New Jersey students experienced a system error as they tried to log-in to take their PARCC assessment, and now the assessments have been delayed.
New Jersey schools were forced to postpone PARCC testing in grades 3 through 11 Wednesday morning because of a technical error that prevented students from logging on to the computerized exams, state Education Commissioner David Hespe said.
The problem is with the testing platform provided by Pearson, the company that creates the exams, called the Partnership for Assessment of Readiness for College and Careers (PARCC) tests, Hespe said.
Hespe called the technical error “totally unacceptable” but did not provide specific details of what went wrong.
“This is not a problem on our end,” Hespe said. “This is a problem on Pearson’s end.”
Pearson of course then blamed the PARCC consortium.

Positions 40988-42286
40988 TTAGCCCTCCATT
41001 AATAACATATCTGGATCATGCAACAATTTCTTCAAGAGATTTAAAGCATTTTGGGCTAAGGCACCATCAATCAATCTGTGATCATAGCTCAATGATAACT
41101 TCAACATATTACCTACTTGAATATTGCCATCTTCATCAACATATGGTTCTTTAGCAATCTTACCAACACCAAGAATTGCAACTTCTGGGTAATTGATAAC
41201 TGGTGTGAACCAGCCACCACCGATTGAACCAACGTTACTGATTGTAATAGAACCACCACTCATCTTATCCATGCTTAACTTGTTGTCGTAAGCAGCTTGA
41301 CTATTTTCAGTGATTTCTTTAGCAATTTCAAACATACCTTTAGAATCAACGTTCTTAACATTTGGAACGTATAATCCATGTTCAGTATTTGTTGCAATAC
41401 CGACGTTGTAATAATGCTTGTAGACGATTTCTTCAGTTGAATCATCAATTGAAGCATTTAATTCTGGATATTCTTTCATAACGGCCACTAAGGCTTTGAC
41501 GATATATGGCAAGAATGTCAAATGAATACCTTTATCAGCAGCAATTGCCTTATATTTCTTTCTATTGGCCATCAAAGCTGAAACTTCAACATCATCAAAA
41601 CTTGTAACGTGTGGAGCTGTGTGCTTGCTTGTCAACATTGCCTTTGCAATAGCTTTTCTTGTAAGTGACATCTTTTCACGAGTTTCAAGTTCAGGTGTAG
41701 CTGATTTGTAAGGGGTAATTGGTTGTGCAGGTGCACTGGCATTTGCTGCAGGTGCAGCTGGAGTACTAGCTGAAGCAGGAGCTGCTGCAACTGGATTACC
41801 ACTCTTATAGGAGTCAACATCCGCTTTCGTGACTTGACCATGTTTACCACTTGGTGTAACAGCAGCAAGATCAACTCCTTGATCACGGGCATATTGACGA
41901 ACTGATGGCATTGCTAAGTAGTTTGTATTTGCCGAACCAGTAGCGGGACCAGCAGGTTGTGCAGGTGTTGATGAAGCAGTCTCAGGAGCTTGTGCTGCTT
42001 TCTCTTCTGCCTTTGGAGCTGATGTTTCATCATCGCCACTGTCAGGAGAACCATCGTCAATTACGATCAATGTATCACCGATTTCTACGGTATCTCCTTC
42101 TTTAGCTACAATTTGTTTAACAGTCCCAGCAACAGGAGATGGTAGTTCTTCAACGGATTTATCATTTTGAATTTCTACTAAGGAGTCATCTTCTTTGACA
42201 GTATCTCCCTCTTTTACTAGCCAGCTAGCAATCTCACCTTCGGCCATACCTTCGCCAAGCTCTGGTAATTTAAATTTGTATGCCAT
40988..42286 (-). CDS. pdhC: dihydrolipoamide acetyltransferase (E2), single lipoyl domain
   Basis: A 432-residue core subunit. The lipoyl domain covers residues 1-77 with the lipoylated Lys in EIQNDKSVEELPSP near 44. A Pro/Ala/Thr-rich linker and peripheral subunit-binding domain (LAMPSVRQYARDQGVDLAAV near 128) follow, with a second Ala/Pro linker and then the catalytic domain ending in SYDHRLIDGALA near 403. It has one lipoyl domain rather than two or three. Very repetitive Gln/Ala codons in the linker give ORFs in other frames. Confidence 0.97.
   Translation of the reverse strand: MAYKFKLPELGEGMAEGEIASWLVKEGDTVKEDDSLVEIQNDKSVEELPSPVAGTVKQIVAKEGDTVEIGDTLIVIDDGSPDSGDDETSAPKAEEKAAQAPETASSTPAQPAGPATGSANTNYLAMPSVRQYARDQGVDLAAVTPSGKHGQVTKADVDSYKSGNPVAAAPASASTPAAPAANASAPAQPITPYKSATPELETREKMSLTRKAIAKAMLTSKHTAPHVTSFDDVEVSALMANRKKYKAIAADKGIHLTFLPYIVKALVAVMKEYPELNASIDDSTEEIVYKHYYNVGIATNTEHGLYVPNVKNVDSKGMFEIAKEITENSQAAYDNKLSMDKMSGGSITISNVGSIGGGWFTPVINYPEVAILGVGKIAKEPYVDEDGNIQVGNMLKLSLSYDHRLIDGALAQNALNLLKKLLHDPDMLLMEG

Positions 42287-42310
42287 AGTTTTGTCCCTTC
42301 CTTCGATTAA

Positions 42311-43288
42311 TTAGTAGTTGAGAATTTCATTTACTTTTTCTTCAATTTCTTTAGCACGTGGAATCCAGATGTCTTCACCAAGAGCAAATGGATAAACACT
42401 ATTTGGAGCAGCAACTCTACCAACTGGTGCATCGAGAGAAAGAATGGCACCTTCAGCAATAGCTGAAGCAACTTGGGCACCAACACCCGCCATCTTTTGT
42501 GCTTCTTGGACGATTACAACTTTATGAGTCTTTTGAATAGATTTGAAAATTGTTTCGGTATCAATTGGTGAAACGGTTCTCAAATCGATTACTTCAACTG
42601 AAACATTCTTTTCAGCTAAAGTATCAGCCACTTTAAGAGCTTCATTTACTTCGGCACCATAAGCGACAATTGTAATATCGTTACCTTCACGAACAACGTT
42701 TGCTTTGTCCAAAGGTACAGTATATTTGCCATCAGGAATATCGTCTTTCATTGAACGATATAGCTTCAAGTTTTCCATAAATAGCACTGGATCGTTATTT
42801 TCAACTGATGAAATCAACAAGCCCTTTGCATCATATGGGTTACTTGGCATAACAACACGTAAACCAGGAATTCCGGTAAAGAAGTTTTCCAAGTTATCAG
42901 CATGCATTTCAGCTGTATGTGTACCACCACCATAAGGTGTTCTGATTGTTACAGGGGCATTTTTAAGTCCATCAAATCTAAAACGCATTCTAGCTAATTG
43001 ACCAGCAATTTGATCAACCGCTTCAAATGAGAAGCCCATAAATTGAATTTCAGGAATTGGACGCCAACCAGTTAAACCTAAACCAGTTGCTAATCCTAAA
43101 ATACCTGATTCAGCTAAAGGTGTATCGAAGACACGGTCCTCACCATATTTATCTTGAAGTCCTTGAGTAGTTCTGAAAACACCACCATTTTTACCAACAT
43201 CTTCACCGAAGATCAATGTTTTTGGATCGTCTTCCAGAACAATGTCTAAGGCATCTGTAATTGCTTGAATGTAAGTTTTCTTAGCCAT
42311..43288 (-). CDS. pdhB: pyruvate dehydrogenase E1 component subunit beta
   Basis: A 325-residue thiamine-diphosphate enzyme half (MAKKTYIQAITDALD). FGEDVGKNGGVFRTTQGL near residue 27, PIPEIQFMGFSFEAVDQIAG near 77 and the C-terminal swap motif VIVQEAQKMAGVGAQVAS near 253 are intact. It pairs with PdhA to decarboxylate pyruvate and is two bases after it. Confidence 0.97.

Testing has been postponed. This isn’t the first time PARCC has experienced glitches. Smarter Balanced has also experienced them to. How embarrassing for a state that has doubled down on the PARCC assessment to the point they are making it a graduation requirement, but speaking of that.
In other bad news for the state of New Jersey (but good news for parents and students), an administrative law judge indicates that New Jersey may have violated the law in making passing PARCC a graduation requirement.
From the Morristown Patch:
The judge suggested the state violated the Administrative Procedure Act, which requires public notice, periods of public comment and a variety of steps when the Department of Education makes a change in assessment testing.
“Changing them without revising the statute is a violation of the law,” said Stan Karp of the Education Law Center.
The lawsuit also claims the state possibly violated due process laws when it did away with the High School Proficiency Assessment and adopted PARCC and other tests as graduation requirements. Concerns also have been raised about the potential impact of the proposed policies, especially on at-risk students.
What a department of education did something without public notice or comment? I’m shocked… shocked that would be illegal in New Jersey that is.